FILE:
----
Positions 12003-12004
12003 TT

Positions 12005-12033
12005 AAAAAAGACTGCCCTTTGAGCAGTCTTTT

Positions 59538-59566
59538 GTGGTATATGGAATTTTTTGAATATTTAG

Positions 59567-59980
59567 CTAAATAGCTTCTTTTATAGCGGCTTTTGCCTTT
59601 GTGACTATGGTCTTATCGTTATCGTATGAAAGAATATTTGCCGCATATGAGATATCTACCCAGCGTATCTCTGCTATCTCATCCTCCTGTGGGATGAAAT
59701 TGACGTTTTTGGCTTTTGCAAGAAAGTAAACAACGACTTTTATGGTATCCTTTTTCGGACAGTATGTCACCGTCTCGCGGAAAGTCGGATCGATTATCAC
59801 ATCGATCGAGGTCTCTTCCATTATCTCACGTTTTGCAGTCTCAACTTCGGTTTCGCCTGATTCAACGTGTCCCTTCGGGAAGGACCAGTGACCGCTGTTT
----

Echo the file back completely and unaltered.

Positions 12003-12004
12003 TT

Positions 12005-12033
12005 AAAAAAGACTGCCCTTTGAGCAGTCTTTT

Positions 59538-59566
59538 GTGGTATATGGAATTTTTTGAATATTTAG

Positions 59567-59980
59567 CTAAATAGCTTCTTTTATAGCGGCTTTTGCCTTT
59601 GTGACTATGGTCTTATCGTTATCGTATGAAAGAATATTTGCCGCATATGAGATATCTACCCAGCGTATCTCTGCTATCTCATCCTCCTGTGGGATGAAAT
59701 TGACGTTTTTGGCTTTTGCAAGAAAGTAAACAACGACTTTTATGGTATCCTTTTTCGGACAGTATGTCACCGTCTCGCGGAAAGTCGGATCGATTATCAC
59801 ATCGATCGAGGTCTCTTCCATTATCTCACGTTTTGCAGTCTCAACTTCGGTTTCGCCTGATTCAACGTGTCCCTTCGGGAAGGACCAGTGACCGCTGTTT